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chris last won the day on May 19

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About chris

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  1. You are looking at the wrong page of the manual. Page 2 is for Slow motion turnout machines. The central locking drives are 2 wire solenoid turnout machines as shown on Page 3. Jumper open as Mick said.
  2. My Lima 66's are the only locos in my fleet without lights. I thought about adding them, but decided that it was too much like hard work.
  3. I've got a couple of these 66 from when they were manufactured by Lima. Quiet and smooth they are not. I re-motored one as an experiment, but it didn't improve things much. By the looks of things the new 66s have the same motor as the Class 91 I bought a few years back and that can haul a 10 coach train with just two powered axels, so I guess that the new 66's will be equally as impressive.
  4. Dashed out before the big black clouds arrived and glued them in place. Their style was taken from these planters that are on Alnmouth station.
  5. Cheers Andrew. I've become too reliant on having my scenic bits on boards that live in the shed and are only plonked by the railway when I'm running. I'm going to have to face the challenge of weatherproof modelling and create a few more areas that are permanently out there. With that in mind I've spent the afternoon making planters to go on station platforms out of pan scrubs and off-cut correx. I'm going to hot glue gun them in place. They will be up against the fence which should stop the fence falling over!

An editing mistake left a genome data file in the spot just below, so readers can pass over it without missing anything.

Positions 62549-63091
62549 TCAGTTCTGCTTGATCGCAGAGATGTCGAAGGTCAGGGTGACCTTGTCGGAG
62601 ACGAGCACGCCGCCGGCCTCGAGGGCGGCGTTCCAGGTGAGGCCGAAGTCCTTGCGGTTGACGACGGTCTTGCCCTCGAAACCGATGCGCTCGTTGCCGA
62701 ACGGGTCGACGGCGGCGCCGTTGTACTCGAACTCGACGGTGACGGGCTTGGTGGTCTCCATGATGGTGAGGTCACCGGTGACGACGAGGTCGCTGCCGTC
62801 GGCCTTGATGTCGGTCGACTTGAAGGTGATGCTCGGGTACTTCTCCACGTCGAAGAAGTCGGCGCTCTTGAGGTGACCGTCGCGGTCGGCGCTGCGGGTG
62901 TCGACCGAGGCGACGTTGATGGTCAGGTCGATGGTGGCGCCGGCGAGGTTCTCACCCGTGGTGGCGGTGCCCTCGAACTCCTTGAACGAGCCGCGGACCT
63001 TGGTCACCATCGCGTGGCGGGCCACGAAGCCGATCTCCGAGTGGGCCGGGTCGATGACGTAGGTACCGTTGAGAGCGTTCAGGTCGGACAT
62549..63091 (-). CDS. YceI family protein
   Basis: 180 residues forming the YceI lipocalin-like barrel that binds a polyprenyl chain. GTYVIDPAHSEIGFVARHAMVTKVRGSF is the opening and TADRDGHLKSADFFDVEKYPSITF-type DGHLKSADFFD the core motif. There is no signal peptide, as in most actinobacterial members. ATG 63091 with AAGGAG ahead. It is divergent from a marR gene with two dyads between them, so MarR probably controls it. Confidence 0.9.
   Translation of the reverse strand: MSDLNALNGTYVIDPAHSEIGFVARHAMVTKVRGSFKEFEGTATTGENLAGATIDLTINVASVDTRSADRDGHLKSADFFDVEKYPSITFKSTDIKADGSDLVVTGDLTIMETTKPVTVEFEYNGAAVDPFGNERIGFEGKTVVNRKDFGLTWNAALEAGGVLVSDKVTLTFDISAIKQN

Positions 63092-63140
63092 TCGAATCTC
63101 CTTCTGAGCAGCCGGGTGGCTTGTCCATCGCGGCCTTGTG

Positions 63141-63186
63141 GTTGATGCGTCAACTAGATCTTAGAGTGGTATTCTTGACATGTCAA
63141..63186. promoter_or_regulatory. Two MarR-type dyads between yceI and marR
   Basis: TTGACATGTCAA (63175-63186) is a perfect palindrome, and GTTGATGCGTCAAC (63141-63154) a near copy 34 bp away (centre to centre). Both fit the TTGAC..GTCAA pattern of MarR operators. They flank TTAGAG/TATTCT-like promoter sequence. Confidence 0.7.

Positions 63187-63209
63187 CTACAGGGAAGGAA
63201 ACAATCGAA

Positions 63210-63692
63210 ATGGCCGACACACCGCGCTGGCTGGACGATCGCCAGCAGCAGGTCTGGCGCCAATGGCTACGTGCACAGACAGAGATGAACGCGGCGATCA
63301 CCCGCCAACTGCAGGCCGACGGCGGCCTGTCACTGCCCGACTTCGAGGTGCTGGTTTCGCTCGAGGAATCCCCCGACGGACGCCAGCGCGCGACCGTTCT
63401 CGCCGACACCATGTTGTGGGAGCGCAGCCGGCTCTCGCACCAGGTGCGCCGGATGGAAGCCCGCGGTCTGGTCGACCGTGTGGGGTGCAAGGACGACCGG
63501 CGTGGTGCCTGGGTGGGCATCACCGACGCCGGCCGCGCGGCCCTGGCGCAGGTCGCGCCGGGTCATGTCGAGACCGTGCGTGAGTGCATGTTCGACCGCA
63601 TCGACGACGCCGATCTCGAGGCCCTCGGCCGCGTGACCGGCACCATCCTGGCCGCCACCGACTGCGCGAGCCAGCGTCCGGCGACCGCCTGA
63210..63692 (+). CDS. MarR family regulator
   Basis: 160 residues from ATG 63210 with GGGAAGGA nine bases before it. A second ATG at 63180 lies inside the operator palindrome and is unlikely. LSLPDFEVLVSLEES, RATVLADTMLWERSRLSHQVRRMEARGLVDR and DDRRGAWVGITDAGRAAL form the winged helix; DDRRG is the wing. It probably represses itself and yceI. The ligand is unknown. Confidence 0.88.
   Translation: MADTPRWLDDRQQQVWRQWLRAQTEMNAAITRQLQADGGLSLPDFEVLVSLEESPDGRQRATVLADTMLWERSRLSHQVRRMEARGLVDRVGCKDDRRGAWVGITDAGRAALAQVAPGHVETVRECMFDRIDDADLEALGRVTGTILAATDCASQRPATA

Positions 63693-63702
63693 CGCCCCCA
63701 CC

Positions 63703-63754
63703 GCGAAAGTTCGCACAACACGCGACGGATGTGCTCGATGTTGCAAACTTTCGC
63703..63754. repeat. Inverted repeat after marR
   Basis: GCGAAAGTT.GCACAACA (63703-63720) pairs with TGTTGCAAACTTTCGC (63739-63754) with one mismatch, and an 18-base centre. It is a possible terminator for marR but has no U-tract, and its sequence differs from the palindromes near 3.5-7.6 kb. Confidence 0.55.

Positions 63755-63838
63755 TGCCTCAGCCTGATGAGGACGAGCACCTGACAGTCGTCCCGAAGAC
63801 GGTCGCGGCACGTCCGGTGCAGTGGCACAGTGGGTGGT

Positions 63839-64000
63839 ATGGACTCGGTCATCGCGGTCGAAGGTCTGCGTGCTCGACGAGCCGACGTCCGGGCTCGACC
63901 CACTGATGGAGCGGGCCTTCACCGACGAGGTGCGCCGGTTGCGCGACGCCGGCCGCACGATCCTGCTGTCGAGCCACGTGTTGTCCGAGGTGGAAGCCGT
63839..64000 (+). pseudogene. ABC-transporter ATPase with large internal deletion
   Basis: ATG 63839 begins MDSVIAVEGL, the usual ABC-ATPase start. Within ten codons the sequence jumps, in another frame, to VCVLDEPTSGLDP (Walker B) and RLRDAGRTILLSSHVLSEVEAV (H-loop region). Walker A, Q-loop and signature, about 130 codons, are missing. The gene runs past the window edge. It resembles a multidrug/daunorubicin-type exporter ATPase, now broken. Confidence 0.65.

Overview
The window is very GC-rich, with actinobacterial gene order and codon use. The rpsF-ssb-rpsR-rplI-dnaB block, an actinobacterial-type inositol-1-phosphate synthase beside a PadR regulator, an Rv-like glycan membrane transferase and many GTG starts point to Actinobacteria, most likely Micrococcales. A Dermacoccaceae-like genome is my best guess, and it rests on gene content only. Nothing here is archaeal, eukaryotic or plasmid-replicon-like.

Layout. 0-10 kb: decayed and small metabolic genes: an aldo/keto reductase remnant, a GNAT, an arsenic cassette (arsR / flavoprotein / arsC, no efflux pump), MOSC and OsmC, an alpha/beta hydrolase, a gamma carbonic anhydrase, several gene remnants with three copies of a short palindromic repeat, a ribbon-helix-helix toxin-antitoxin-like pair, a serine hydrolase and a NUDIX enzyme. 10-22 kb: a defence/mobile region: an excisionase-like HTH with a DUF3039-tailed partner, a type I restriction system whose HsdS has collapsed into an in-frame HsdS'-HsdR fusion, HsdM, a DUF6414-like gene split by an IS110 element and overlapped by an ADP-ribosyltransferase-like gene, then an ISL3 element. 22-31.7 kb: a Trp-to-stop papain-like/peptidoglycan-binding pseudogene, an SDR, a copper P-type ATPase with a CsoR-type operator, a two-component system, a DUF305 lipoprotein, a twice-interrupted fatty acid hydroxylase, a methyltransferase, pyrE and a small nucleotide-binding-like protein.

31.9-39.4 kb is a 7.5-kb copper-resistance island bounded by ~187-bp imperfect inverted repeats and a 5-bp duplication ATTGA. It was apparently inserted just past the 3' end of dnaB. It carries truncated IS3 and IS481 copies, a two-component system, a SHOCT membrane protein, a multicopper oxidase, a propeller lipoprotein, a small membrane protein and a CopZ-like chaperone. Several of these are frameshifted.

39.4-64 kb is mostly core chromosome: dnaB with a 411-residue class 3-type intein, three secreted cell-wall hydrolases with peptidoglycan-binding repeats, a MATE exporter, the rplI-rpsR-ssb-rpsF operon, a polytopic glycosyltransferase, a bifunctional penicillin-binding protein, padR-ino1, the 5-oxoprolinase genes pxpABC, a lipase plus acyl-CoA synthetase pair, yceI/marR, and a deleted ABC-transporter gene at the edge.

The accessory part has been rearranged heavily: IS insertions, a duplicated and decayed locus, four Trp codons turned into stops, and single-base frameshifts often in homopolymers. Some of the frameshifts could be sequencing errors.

6. Thanks Mick. Just spent another hour sorting out track power to all the rails in all the points. It never ceases to amaze me that every single type electrical connection I use on my railway will fail. Had to replace a crimp-on connector to allow power to flow to a frog. Also got my JMRI software working again ever since one feature had started crashing it after I had upgraded to the latest version. One day I'll do this kind of snagging before my mates come round for a running session, rather than the day after...
  7. Needed to do some repairs and spring cleaning on a few of my scenes today. 4 of my baseboards live outside, but under cover. The local cats like to walk and sit on them. Yesterday and today I repaired the damage and removed the cat hair form 3 of the boards. The 4th, a campsite, will need to be completely stripped and started form scratch. Anyway, after rebuilding all the fencing the building site looked the part in the afternoon sunshine.
  8. chris


    I often have issues reading from chips. But simply crack on and write to them. I then test the unit to see if it wrote OK.
  9. My Snicketway is going to run outdoors. This has always been the plan, but I haven't got around to it. Each year in out village there is a May Day Street Fair and this year we are going to take a couple of railways down to our coffee shop to make a bit of an attraction. I'm setting up the Snicketway outside and I will have me tramway inside. I've built it to be weather resistant rather than weatherproof, so I'm hoping the weather will be OK. It will be the first outing for a couple of new buildings, both of them have benefitted from the use of my crafting paper cutter.